Everyone in the running community is reeling from the events at Boston yesterday. Every runner aspires to Boston, even those of us who have accepted it isn’t reality. We train for months and months, modify our diets, prepare ourselves mind and body and soul for the grueling distance events we run, and for most of us, running is our safe place. I know I work out my problems on a long run. When I’m sad, I run. Happy? Yup, I run then too. Running is always the one constant in my life.
A couple of years ago, a student gunman entered the high school where I work and took control of a classroom. He held a group of twenty-five teenagers and their teacher hostage. Police were called in from all around, including the SWAT team, to handle the incident. Luckily, only one life was lost that day, that of the gunman. But the kids in the room that day, they were changed. The teacher, she will never be the same.
Even those of us who weren’t in the room, were changed by the incident. Some of us cried, some of us got angry, some of us sat in stunned belief. All of us were put on high alert, wondering if we should have seen something, noticed something, or just loved more. People were frightened, protocols changed, and we struggled to regain our sense of normalcy. The problem was, something had been taken from every one of us. The place where we always felt safe, the place we spent so many waking moments, that sacredness was gone.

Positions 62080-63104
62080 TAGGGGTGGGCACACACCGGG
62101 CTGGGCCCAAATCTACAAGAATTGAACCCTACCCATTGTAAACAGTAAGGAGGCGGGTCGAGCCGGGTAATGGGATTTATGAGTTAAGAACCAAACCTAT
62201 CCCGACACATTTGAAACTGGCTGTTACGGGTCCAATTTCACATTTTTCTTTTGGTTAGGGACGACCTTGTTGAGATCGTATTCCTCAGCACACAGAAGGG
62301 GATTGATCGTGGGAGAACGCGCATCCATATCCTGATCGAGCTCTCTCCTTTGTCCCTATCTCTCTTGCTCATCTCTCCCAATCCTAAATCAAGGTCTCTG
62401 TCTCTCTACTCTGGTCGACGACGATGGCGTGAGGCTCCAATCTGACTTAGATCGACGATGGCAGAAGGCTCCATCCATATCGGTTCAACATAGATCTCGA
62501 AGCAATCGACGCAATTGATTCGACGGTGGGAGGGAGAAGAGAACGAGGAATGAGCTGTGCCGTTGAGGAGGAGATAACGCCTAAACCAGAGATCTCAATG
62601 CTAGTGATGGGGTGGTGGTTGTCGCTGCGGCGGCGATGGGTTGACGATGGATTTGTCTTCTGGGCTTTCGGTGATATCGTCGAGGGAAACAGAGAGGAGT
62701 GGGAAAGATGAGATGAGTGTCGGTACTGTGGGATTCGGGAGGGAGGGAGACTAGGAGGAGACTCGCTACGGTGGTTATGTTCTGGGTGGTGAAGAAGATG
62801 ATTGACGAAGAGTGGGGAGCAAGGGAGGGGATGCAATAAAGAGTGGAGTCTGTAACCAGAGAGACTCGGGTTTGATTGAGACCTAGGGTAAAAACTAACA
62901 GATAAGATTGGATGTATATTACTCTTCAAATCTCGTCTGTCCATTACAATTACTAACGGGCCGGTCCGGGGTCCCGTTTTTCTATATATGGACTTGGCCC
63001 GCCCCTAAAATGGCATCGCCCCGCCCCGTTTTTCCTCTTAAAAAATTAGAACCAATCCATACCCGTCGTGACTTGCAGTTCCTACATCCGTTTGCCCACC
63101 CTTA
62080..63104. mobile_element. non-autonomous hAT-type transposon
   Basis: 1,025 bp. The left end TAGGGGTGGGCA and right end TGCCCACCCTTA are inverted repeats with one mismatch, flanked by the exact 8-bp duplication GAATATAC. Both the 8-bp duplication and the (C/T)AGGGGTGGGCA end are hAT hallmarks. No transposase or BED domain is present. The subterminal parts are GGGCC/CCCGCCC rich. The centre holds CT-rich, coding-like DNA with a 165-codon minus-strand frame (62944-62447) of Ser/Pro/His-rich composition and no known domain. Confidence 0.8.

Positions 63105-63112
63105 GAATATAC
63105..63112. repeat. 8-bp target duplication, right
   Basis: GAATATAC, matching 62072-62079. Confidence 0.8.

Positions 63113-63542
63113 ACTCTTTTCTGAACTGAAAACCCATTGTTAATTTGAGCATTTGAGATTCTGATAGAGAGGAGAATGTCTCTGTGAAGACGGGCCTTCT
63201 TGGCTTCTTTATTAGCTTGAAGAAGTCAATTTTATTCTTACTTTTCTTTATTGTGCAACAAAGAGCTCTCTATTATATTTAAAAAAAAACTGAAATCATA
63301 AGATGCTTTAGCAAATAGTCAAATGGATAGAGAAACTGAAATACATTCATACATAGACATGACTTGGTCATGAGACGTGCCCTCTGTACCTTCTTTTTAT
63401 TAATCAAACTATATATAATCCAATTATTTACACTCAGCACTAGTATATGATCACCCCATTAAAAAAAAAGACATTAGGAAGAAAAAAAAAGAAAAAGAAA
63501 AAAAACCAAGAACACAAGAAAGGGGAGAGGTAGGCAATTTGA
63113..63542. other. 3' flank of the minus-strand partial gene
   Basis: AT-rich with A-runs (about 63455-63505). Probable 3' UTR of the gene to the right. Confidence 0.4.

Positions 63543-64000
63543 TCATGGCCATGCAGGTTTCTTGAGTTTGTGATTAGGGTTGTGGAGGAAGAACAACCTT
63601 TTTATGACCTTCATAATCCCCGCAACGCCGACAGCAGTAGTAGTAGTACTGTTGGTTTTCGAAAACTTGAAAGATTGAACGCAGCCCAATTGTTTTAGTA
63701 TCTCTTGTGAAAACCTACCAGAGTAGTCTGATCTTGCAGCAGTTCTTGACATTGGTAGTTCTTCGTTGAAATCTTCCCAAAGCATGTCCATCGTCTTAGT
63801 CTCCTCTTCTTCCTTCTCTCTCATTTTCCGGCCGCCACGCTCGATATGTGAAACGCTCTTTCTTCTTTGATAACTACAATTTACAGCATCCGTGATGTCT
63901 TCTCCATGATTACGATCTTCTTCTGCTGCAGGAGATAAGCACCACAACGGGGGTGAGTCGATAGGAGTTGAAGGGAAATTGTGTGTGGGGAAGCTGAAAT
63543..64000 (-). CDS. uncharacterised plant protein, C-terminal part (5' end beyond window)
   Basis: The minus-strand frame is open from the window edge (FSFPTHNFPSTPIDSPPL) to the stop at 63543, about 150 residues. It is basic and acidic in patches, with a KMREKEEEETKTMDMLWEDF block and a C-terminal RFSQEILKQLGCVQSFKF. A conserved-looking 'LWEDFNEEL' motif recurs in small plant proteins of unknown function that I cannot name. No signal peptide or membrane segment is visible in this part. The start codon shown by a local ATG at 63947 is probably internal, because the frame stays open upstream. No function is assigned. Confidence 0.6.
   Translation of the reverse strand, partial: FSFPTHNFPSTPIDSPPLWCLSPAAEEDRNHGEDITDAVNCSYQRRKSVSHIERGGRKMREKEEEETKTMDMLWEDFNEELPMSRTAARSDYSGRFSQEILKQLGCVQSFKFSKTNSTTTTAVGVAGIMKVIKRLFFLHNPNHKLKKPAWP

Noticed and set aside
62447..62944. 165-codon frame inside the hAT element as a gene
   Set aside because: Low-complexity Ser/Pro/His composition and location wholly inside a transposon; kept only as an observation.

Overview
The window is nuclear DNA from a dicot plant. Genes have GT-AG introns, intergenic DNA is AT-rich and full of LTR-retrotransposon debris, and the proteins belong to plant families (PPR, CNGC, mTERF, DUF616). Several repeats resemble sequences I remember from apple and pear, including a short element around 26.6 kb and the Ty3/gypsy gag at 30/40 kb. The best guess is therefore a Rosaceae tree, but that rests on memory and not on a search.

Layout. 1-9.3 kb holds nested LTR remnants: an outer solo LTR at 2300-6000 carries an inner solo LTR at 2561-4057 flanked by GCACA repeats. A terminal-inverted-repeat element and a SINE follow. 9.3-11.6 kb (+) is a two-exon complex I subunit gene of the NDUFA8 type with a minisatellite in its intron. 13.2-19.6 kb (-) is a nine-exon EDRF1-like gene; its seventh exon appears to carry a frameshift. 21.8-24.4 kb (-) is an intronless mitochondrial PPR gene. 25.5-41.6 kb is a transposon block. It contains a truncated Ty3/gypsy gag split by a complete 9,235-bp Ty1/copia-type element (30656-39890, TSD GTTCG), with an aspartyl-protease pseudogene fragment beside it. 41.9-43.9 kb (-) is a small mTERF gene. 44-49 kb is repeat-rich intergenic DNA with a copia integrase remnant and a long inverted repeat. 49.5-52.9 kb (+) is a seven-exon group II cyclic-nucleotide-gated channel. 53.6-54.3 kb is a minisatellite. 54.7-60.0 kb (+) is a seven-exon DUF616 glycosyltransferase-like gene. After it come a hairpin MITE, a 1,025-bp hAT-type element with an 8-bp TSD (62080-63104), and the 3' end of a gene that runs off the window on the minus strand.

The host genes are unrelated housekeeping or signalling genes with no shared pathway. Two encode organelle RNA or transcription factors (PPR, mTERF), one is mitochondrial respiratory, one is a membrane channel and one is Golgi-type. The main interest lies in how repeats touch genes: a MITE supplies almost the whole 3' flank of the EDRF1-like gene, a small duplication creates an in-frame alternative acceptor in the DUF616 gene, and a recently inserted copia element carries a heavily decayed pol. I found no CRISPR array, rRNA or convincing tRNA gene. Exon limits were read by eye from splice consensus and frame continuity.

The day we returned to school, students expressed a multitude of different emotions, fear among them. A student asked me if I was afraid. I thought about it and replied, “No, I refuse to be afraid. I refuse to let someone take my safe place from me. I’m reclaiming my school NOW.”
That is how I feel today, in light of the events in Boston. I have gone the gamut of emotions, just like that November day when my school was taken hostage. I was sad, worried, frightened, angry…all mixed into one. Today, that’s where I am. And do you know what I did to process my feelings after our incident? I ran. And what do you think I will be doing tonight? You guessed it, running.
I heard some Boston Marathon finishers are hesitant to wear their medals home from the race, and I understand that. They worry it might seem disrespectful. I disagree. I say wear your medals with pride, finishers. Wear them for those who died, those who were injured, for those who were at the race and for those of us who will never be there. Wear your medals, put on your shirts, and show the world that fears will not rule us.